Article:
crocodile tears, crying/to cry

cry crocodile tears

To display false, insincere, or hypocritical sadness or remorse. Derived from an ancient notion that a crocodile will weep to lure in its victims, or that it weeps as it eats them. Jessica cried crocodile tears over the expulsion of her rival, Jacob.
See also: crocodile, cry, tear
Farlex Dictionary of Idioms. © 2015 Farlex, Inc, all rights reserved.

crocodile tears, crying/to cry

Pretended grief; hypocritical sorrow. The term comes from an ancient myth that a crocodile weeps while eating its prey. It was quoted by the English traveler Sir John Mandeville in 1400 but was already current far earlier, in Roman times. Indeed, the writer Spartianus, in his Lives of the Emperors (ca. a.d. 300), said that the Emperor Caracalla shed crocodile tears at the death of some of his enemies. The term was picked up by Shakespeare, Sir Francis Bacon, and numerous other writers, and was a cliché by the time Tennyson wrote, “Crocodiles wept tears for thee” (“A Dirge,” 1830).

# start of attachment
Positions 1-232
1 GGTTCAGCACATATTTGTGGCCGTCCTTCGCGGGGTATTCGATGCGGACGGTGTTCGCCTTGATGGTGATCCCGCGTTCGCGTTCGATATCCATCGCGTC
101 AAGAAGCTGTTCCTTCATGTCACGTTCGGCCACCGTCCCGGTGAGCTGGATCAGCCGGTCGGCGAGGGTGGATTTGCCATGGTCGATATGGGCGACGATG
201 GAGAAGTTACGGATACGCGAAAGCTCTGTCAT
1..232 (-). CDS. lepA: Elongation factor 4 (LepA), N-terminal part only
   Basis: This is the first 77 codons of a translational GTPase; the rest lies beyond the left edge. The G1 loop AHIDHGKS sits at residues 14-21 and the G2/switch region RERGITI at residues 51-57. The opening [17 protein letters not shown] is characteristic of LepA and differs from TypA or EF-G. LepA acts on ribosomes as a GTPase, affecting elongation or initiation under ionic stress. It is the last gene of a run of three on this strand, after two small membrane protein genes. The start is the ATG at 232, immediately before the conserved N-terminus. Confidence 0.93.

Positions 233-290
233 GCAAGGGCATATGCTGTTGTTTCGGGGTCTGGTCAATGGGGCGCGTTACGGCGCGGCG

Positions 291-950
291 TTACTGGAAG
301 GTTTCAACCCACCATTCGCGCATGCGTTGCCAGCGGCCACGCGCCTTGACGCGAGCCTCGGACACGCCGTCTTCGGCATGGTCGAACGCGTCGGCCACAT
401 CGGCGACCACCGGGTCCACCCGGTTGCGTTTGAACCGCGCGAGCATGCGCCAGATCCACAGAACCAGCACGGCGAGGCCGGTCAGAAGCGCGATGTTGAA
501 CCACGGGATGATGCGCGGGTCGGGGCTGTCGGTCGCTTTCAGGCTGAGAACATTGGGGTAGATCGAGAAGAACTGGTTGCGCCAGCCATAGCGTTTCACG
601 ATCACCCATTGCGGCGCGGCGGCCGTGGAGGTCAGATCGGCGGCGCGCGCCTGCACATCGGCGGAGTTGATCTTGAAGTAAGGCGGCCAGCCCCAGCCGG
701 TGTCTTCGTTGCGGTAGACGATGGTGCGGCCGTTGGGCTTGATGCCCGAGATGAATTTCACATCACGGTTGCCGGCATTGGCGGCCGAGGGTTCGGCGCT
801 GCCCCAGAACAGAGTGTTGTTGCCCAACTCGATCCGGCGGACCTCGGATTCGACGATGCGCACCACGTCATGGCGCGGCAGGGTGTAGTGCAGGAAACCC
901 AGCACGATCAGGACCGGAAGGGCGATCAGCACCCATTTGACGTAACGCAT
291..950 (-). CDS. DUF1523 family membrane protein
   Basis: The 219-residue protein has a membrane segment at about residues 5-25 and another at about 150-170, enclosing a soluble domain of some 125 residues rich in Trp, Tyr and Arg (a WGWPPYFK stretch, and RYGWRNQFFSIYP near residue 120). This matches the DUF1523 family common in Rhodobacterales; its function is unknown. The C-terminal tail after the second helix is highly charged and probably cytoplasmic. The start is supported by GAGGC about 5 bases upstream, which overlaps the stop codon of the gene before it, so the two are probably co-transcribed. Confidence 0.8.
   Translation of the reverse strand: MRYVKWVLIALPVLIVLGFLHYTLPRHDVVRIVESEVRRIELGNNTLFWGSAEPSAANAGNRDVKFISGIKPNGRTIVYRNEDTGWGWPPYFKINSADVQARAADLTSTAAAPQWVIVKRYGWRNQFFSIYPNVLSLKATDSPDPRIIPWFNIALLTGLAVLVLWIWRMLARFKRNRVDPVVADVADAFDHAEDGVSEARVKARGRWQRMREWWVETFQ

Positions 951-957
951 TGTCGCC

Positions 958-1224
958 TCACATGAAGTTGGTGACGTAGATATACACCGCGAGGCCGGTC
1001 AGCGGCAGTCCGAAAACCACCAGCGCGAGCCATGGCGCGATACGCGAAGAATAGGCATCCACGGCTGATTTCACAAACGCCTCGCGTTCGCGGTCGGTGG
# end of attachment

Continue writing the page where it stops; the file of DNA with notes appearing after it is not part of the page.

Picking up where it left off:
See also: crocodile, cry, crying
The Dictionary of Clichés by Christine Ammer Copyright © 2013 by Christine Ammer
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